It is getting more common every day to install inverters that offer several grid support services in parallel. As these services are provided, a simultaneous need arises to know the combined limit of the inverter for those services. In the present paper, operational limits are addressed based on a utility scale for a real inverter scenario with an energy storage system (ESS) (1.5 MW). The paper begins by explaining how active and reactive power limits are calculated, illustrating the PQ maps depending on the converter rated current and voltage. Then, the effect of the negative sequence injection, the phase shift of compensated harmonics and the transformer de-rating are introduced step-by-step. Finally, inverter limits for active filter applications are summarized, to finally estimate active and reactive power limits along with the harmonic current injection for some example cases. The results show that while the phase shift of the injected negative sequence has a significant effect in the available inverter current, this is not the case for the phase shift of injected harmonics. However, the amplitude of the injected negative sequence and harmonics will directly impact the power capabilities of the inverter and therefore, depending on the grid-side voltage, it might be interesting to design an output transformer with a different de-rating factor to increase the power capabilities. Full article
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Article
Efficiency Optimization for All-Silicon Carbide (SiC) PWM Rectifier Considering the Impact of Gate-Source Voltage Interference
Energies 2020, 13(6), 1421; https://doi.org/10.3390/en13061421 - 18 Mar 2020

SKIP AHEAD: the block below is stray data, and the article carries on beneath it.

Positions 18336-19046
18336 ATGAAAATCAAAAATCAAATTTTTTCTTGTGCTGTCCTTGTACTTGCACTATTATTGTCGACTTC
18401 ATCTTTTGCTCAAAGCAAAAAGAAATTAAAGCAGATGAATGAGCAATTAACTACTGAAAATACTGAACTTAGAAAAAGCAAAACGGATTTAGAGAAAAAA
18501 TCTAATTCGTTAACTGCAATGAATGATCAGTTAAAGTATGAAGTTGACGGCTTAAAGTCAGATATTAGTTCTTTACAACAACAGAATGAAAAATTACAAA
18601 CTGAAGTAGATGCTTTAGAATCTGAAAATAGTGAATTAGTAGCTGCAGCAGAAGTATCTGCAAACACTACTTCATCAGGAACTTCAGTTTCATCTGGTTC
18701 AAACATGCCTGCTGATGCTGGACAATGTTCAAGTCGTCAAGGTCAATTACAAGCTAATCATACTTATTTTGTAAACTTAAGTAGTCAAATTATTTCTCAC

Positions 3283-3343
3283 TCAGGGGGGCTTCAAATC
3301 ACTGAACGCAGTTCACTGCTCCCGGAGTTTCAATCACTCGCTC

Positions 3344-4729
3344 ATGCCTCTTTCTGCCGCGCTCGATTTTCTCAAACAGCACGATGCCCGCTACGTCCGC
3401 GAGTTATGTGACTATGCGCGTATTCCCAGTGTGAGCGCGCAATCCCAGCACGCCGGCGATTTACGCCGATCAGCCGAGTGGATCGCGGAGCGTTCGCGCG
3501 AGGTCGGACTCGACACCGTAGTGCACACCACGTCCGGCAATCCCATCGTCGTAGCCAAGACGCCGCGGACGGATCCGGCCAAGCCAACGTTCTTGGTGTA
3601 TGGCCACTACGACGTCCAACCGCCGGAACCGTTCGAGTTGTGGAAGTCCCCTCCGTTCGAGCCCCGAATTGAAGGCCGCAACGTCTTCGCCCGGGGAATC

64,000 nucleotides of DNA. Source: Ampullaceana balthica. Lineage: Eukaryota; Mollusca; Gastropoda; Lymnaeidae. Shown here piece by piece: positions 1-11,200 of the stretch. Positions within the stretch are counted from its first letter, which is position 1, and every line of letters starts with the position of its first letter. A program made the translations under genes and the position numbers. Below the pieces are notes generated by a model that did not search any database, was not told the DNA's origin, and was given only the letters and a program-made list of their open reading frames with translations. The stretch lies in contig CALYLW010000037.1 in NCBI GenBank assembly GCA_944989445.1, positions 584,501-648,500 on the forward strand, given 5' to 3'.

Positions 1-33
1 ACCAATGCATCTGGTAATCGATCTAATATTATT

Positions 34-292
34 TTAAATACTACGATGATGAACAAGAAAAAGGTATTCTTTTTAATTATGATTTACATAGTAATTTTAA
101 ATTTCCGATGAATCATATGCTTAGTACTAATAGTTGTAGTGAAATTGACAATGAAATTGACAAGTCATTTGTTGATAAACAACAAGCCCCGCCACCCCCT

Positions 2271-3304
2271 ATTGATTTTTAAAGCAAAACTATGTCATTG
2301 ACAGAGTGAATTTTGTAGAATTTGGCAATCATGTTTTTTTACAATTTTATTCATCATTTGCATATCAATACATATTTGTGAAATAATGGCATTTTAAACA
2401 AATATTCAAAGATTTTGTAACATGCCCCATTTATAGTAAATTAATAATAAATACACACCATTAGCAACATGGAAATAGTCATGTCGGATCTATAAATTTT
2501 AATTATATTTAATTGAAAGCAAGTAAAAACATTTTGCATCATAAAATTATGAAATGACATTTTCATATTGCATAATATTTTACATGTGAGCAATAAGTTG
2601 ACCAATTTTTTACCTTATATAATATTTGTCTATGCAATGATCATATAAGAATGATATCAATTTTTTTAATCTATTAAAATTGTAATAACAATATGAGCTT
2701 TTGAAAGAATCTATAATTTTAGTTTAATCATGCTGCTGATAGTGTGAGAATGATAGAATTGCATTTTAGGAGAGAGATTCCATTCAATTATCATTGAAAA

Viewed by 641
Abstract
Compared with conventional silicon (Si)-based Pulse Width Modulation (PWM) rectifiers, PWM rectifiers based on silicon carbide (SiC) Metal-Oxide-Semiconductor Field-Effect Transistors (MOSFETs) have significant technical advantages and broad application prospects in terms of efficiency and power density, inherited from the high-speed switching feature. However, [...] Read more.
Compared with conventional silicon (Si)-based Pulse Width Modulation (PWM) rectifiers, PWM rectifiers based on silicon carbide (SiC) Metal-Oxide-Semiconductor Field-Effect Transistors (MOSFETs) have significant technical advantages and broad application prospects in terms of efficiency and power density, inherited from the high-speed switching feature. However, high-speed switching also induces gate-source voltage interference, which impacts the overall character of the conversion system. This paper considered the impact of gate-source voltage interference on loss, revealing an efficiency optimization for all-SiC PWM rectifiers. Firstly, this paper theoretically investigated the mechanism of improving the conversion system efficiency by using the 4-pin Kelvin packaged SiC MOSFETs. Then, based on the industrial product case study, loss distribution, using different package styles, was quantitatively analyzed. Finally, experiment test results verified the efficiency improvement of the PWM rectifier with the 4-pin Kelvin package SiC MOSFETs. Full article